Here's food for your ears and your brain...These are but a few of the really cool podcasts I enjoy listening to at the moment...in no particular order.
Radiotopia's WAYS OF HEARING
Ways of Hearing from is a six-part series, originally heard on Showcase, hosted by musician Damon Krukowski (Galaxie 500, Damon & Naomi), exploring the nature of listening in our digital world. Each episode looks at a different way that the switch from analog to digital audio is influencing our perceptions, changing our ideas of Time, Space, Love, Money, Power and Noise. This is about sound, and the ways we are using it to share information in the world right now. Our voices carry further than they ever did before, thanks to digital media. But how are they being heard?
NPR's MICROPHONE CHECK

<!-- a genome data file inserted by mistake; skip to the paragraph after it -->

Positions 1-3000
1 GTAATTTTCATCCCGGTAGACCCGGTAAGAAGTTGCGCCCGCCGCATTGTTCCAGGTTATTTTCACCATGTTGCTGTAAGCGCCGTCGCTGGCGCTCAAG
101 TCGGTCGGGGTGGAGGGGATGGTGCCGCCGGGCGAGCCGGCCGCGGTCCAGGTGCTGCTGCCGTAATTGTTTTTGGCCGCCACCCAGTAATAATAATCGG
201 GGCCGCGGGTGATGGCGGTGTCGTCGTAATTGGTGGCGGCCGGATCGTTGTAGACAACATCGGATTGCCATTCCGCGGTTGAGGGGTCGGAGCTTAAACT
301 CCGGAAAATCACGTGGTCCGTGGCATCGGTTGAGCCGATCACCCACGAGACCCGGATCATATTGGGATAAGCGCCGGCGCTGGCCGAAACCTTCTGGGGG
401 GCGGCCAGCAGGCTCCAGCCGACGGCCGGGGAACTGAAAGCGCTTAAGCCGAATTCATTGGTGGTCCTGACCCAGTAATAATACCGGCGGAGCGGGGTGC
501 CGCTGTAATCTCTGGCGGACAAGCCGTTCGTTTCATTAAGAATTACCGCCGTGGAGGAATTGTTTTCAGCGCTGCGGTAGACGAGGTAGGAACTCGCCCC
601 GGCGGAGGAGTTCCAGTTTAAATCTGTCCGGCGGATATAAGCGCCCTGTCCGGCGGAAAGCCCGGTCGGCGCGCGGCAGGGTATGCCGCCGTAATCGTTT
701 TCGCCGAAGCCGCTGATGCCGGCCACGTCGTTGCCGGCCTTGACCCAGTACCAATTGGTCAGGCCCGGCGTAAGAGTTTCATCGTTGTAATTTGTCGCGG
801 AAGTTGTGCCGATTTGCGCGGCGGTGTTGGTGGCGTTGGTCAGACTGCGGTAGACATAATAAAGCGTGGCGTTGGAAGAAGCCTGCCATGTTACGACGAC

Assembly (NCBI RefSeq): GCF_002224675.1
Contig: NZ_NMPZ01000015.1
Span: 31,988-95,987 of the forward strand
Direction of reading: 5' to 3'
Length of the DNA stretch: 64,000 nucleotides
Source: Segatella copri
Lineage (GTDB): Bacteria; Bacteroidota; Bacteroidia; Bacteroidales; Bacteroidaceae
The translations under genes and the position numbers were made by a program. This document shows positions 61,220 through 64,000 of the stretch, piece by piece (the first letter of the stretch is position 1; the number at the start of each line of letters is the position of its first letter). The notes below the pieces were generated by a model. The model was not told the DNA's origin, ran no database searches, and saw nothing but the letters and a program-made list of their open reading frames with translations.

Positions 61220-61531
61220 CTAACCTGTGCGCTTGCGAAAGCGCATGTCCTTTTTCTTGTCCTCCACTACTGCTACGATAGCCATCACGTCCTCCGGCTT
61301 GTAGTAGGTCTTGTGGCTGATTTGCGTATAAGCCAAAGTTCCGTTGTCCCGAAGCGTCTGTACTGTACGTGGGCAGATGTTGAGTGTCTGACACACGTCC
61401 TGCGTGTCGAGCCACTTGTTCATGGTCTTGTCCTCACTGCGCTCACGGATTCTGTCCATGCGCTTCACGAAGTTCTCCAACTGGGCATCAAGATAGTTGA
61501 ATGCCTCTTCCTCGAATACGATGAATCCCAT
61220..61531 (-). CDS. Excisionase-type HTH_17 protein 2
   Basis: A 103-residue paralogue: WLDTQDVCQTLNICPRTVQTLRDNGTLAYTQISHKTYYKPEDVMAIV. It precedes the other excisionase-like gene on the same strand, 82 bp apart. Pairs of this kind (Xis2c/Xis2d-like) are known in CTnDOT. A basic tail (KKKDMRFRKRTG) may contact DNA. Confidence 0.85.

Microphone Check is a conversation with and led by hip-hop culture.
Its hosts are Ali Shaheed Muhammad, legendary producer, songwriter and member of groups A Tribe Called Quest, Lucy Pearl and The Ummah, and Frannie Kelley, a journalist. The duo began their collaboration as a podcast distributed by NPR in 2013 and have since evolved into an independent production that conducts interviews in studio, for at-home, on-demand listening, and in public, for in-person, real life exchange.
Song Exploder is a podcast where musicians take apart their songs, and piece by piece, tell the story of how they were made. Each episode is produced and edited by host and creator Hrishikesh Hirway in Los Angeles. Using the isolated, individual tracks from a recording, Hrishikesh asks artists to delve into the specific decisions that went into creating their work.
“A brilliant idea, fantastically executed…Invariably fascinating, each episode manages to squeeze heart and soul from its subject, not to mention you, the listener.” — i-D
A History of Electronic Music is a podcast started by Paul Sheeky of Triptree Productions. Chad Wilson has been hosting since 2014 while Paul is on hiatus. We cover the origins of electronic music back in the 1930s and are currently up to the 1980s.